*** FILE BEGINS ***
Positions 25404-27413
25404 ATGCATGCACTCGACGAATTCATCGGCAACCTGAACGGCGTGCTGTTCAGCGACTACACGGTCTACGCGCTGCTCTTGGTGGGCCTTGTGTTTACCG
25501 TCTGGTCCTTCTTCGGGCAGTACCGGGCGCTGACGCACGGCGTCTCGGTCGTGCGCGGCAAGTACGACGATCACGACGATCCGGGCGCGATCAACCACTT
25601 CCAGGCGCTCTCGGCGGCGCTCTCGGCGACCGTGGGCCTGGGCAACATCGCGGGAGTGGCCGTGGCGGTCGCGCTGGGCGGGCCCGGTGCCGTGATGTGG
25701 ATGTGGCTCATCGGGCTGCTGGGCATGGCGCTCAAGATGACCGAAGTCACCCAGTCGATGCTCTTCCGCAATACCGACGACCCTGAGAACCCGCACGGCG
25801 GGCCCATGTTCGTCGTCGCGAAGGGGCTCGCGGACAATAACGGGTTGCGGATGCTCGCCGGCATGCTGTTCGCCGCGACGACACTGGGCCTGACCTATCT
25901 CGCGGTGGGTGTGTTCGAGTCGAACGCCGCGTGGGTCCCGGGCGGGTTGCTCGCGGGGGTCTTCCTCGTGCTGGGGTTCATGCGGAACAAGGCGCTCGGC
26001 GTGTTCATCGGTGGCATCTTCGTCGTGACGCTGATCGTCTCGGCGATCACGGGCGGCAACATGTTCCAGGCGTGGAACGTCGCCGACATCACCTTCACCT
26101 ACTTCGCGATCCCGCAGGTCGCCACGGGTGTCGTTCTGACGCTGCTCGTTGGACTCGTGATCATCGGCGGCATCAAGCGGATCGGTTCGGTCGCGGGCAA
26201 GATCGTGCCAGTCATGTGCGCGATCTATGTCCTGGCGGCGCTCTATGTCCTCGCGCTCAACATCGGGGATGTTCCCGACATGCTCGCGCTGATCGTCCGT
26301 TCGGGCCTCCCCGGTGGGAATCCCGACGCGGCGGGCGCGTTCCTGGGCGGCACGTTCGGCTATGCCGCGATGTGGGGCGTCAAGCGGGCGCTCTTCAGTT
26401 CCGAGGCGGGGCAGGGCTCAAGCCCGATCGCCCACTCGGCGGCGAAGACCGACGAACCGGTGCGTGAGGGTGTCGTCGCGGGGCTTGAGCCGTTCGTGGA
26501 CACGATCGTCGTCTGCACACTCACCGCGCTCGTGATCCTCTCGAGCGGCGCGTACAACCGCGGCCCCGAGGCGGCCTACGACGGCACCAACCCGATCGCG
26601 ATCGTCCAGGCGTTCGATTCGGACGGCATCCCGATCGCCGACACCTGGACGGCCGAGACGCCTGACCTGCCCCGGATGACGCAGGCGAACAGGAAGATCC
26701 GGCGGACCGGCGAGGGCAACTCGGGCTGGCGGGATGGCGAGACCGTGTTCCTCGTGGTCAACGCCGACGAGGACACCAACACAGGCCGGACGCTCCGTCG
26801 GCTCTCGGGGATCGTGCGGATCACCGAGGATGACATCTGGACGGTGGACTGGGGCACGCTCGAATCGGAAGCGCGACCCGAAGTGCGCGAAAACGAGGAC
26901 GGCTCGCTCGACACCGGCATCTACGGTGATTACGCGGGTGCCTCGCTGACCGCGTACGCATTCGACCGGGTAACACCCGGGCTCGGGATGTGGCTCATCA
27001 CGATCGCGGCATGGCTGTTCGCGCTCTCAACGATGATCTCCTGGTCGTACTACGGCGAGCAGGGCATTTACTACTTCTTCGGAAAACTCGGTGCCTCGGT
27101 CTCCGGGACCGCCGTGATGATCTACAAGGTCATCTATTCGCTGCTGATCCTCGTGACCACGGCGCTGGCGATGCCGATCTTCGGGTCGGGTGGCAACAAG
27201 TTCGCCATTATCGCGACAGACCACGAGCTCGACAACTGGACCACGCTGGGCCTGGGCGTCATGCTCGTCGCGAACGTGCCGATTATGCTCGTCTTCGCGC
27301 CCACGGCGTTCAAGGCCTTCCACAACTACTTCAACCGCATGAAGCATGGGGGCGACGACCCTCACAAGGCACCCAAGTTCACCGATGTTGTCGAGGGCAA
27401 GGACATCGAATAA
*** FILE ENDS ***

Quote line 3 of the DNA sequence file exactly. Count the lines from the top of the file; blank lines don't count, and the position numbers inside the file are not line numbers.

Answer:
25501 TCTGGTCCTTCTTCGGGCAGTACCGGGCGCTGACGCACGGCGTCTCGGTCGTGCGCGGCAAGTACGACGATCACGACGATCCGGGCGCGATCAACCACTT